After Mum and Dad headed to bed, Michael, Luke and I hit the dance floor in the piazza, and then had a bottle of red wine before going to the casino lounge to talk for a while. I went to bed early and apparently missed out on the part of the night where they went to the Hollywood Bar at the top of the ship and Michael ended up trying to restrain a guy who was being aggressive to staff members, shouting and gesturing at them. Eleven years as a publican came to the fore and he tried to stepped in but fortunately Luke rerouted him. Michael had apparently forgotten it until security turned up at his room the next morning and told him that, although he was trying to do the right thing, it wasn’t the ship’s policy to encourage patrons to lay hands on other patrons. A bit of excitement, I suppose!
After watching the information presentation on this port (the ship docks at Lyttelton, it is $35 for the round trip to Christchurch) it didn’t seem like there was much to do at the little port town. A short, free shuttle bus takes passengers from the ship to the town, even though the walk would be only about 1.5km. The dock is a working area with lots of trucks and other vehicles moving containers so I guess it’s not safe. The pier that the ship docks at was specifically built for cruise ships though, so it’s a shame they didn’t include a safe walkway.
Luke and I caught the shuttle in at 11am, figuring it was a short ride back if there was nothing to do, but it turns out that Lyttelton is actually quite charming, and behind the docks there are a plethora of very cute and unique cafes, bars and shops. I found a yellow shoulder bag that perfectly fitted my phone and iPad, so I don’t have to walk around the ship with my hands full, I wish I’d thought to bring something this size from home but useful things make the best souvenirs.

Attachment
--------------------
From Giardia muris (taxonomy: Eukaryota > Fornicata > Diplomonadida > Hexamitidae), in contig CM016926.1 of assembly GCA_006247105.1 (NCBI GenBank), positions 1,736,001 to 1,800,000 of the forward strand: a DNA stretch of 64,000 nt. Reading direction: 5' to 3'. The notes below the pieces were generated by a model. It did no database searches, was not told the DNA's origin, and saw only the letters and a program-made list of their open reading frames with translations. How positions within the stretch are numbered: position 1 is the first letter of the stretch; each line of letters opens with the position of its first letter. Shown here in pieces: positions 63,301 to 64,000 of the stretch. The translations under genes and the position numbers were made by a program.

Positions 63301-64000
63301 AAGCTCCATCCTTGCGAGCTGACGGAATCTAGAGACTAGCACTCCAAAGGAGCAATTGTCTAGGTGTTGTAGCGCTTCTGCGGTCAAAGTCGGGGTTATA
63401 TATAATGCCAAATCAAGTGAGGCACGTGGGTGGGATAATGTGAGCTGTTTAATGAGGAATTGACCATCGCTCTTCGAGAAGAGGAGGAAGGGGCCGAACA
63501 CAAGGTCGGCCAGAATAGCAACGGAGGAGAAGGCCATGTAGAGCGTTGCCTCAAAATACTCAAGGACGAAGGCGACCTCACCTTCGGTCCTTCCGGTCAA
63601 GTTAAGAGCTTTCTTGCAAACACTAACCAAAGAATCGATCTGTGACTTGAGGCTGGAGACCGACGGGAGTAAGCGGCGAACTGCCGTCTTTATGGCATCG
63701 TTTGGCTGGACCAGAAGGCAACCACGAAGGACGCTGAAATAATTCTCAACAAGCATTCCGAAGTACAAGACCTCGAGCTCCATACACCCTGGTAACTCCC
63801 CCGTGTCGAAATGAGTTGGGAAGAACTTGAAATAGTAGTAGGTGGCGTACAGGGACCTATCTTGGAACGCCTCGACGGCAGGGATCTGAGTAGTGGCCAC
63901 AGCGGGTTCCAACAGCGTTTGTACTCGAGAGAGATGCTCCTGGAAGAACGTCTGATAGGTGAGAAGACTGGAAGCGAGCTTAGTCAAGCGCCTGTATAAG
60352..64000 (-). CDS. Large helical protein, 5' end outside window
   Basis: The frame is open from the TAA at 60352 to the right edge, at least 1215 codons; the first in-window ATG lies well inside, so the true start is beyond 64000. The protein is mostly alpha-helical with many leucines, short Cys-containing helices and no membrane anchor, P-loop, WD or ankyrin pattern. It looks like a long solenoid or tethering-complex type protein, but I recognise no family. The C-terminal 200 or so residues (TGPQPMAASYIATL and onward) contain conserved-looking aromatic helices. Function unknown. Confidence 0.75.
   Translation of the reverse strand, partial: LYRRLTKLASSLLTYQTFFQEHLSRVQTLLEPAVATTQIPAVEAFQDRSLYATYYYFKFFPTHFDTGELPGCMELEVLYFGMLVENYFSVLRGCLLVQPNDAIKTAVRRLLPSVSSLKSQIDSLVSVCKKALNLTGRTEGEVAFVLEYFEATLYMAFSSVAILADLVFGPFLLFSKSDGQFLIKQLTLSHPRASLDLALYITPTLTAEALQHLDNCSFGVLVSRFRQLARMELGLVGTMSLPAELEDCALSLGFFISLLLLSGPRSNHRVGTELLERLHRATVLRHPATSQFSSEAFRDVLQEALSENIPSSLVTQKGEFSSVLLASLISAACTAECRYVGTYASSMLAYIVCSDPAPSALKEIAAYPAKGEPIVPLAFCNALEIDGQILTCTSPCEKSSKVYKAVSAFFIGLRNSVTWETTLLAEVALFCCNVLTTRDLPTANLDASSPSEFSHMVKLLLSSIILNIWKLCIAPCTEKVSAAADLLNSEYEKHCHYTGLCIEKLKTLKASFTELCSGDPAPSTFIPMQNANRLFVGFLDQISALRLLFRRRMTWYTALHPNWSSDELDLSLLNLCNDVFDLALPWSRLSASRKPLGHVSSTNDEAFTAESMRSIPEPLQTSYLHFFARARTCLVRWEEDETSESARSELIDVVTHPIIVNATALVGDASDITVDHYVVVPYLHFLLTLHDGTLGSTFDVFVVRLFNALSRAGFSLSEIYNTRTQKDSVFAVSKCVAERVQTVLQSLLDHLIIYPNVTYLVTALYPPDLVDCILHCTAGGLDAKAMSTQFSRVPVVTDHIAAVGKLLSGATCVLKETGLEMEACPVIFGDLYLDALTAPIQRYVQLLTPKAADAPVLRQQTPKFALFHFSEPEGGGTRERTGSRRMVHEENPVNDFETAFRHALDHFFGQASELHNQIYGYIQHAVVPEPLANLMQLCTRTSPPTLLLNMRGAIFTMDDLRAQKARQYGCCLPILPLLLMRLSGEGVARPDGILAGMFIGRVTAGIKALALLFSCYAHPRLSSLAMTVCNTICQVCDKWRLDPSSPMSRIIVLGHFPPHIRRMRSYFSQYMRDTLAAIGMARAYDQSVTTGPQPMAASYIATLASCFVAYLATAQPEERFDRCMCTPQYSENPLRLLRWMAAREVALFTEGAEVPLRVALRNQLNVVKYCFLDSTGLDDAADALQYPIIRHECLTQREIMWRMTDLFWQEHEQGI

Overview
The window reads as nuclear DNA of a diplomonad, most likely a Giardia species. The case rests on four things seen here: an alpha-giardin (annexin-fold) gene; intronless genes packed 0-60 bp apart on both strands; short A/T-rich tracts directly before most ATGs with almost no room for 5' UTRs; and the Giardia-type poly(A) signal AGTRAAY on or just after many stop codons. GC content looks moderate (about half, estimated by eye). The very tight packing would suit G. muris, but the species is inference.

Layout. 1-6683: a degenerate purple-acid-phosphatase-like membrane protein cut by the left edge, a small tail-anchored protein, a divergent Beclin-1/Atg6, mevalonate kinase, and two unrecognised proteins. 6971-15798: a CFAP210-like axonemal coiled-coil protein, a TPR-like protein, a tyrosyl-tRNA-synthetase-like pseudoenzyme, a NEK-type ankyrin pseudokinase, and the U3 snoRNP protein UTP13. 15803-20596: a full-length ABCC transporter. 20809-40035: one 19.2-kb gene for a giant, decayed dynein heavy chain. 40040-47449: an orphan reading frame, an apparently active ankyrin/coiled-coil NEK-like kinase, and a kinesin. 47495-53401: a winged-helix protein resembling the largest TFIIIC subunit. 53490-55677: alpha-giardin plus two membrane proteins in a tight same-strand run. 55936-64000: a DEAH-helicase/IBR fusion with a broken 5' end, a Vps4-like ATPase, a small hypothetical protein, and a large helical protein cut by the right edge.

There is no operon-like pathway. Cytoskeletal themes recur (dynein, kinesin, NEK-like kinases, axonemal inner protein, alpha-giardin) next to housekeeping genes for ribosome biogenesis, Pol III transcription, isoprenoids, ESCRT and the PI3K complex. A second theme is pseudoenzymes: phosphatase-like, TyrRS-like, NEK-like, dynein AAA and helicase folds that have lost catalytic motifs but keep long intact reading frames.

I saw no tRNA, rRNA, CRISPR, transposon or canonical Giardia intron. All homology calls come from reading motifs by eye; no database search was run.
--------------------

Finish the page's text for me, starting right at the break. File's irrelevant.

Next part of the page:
We ran into Mum and Dad in a gift shop and walked around a bit with them. Mum was looking for books as she has run out already (the downside of having only paper copies) and I wish I had got her onto the magic of kindles or iPads years ago. She could have a whole library in her hands!
We had a look through a classically musty second hand book shop with a delightful window display.
Then we had a coffee in the upstairs backyard garden of a cafe/gift shop called ‘Spooky Boogie’. It had a wide range of alternative art and pop culture items including Studio Ghibli stuff.
Lyttelton is worth a walk around beyond the back streets if you like architecture. The houses are weatherboard but many have fine fretwork that is very beautiful. The gardens are also delightful and many have vegetable gardens with berries hanging over the fence and gorgeous roses in bloom. Lovely!
The library here has internet that is ok for uploading text but struggles with photos, and closes at 2pm. We used it to do a bit of texting and upload an entry from a few days ago. Getting decent internet has been a bit of a mission on this trip. The ship provides paid access to the internet via their MedallionNet system but it costs about $27 per day for one device (or a bundle deal of $40 for 4 devices) and isn’t very reliable.
After we got back to the ship we found Mum and Dad at the Wake View bar and watched the ship move out of the bay and into the open water past a long and steep headland. Once again, there wasn’t much sunset, low clouds have obscured the horizon almost every evening but we’e still grateful not to have had much rain.
We had dinner in the buffet and I snagged mum the last pavlova (until the display was refilled) and Luke and I tried the lamingtons, which were spherical and a bit smaller than tennis balls, plus covered in giant shavings of coconut. They looked like someone’s artistic interpretation of lamingtons but really just showed why the fine coconut we usually use is preferable.
The bar areas on the ship and the buffet supply endless opportunities for people-watching very close up. Dad is always commenting on how much food people have piled on their plates and whether he thinks they will finish it. Most people are pretty quiet but occasionally we sit down near tables of people who don’t seem to realise how much noise they are making. I’m just waiting for Dad, who has an even lower tolerance for irritation than I do, to turn around and tell someone off. He’s managed to restrain himself so far though!
To end, here’s my favourite street art of this port.